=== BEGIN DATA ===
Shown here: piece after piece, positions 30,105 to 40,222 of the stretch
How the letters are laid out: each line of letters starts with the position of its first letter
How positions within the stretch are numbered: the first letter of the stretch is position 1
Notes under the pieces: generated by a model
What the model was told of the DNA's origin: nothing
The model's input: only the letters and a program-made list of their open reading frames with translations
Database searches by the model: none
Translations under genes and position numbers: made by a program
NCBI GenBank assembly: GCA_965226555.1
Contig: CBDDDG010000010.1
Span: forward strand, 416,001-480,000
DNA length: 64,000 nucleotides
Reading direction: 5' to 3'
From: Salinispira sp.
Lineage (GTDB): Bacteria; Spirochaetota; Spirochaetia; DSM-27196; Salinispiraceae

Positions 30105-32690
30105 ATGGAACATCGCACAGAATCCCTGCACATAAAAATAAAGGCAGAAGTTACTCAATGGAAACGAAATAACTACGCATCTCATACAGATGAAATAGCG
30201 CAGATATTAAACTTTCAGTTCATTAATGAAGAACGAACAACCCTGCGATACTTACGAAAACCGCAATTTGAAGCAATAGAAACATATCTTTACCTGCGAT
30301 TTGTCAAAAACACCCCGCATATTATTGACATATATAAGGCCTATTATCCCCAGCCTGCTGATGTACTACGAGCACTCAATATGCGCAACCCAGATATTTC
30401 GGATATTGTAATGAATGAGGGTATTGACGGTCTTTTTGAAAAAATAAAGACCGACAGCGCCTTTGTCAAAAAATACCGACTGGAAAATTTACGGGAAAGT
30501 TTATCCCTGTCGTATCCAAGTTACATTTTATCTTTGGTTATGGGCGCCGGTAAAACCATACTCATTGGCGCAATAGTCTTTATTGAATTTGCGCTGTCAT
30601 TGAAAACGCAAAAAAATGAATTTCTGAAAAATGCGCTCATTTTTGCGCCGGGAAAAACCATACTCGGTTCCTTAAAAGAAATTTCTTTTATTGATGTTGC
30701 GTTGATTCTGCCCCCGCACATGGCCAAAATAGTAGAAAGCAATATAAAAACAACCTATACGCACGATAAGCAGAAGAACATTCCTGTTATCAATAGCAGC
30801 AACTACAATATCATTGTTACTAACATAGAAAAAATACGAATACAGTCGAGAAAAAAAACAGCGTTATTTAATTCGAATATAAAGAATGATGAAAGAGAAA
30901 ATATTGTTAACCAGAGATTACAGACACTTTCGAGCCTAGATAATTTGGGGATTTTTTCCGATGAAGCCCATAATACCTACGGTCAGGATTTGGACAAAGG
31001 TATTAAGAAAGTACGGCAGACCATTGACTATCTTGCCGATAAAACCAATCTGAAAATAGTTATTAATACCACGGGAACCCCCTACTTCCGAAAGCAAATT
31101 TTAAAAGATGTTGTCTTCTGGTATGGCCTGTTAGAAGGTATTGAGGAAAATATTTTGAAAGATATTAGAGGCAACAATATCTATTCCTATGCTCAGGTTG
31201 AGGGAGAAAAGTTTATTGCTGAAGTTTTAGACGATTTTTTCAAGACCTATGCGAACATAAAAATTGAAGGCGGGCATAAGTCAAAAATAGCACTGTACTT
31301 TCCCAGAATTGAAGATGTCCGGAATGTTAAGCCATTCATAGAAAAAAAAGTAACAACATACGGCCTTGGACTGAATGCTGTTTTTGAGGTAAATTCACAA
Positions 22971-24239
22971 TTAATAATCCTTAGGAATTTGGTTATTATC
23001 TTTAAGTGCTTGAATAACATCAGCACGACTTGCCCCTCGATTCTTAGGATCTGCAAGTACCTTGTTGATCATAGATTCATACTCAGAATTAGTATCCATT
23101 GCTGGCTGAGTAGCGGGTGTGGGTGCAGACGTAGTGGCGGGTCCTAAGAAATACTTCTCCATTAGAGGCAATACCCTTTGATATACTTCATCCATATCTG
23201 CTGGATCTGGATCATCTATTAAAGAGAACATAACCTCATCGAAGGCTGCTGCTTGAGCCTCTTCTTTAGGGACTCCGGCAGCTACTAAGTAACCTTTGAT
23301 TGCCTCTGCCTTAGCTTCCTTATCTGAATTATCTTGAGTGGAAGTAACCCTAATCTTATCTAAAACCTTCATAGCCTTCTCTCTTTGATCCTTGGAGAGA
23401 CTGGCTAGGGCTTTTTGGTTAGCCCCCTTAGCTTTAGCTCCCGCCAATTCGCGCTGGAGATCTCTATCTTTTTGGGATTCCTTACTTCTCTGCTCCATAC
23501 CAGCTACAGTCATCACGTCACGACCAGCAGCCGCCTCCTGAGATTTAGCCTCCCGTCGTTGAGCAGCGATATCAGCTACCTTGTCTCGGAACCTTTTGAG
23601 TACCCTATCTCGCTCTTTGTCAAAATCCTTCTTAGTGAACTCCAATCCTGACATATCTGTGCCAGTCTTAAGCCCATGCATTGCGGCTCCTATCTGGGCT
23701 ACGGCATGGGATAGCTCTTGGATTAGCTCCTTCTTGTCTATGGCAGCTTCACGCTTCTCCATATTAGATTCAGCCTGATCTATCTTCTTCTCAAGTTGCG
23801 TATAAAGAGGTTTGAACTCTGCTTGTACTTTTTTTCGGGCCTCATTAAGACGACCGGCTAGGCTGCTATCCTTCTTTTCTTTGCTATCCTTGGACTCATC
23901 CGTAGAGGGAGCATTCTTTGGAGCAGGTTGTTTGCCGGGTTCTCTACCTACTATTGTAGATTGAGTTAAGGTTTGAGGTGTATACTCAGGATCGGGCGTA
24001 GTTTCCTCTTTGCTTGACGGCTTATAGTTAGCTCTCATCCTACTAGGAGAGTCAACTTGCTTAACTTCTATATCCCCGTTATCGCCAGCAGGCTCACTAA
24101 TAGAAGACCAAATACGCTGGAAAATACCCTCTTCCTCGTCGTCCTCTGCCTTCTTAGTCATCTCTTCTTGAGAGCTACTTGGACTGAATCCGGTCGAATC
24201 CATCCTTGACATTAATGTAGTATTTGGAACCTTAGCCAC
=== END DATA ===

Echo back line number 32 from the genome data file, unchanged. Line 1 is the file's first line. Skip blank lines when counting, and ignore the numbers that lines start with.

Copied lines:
23001 TTTAAGTGCTTGAATAACATCAGCACGACTTGCCCCTCGATTCTTAGGATCTGCAAGTACCTTGTTGATCATAGATTCATACTCAGAATTAGTATCCATT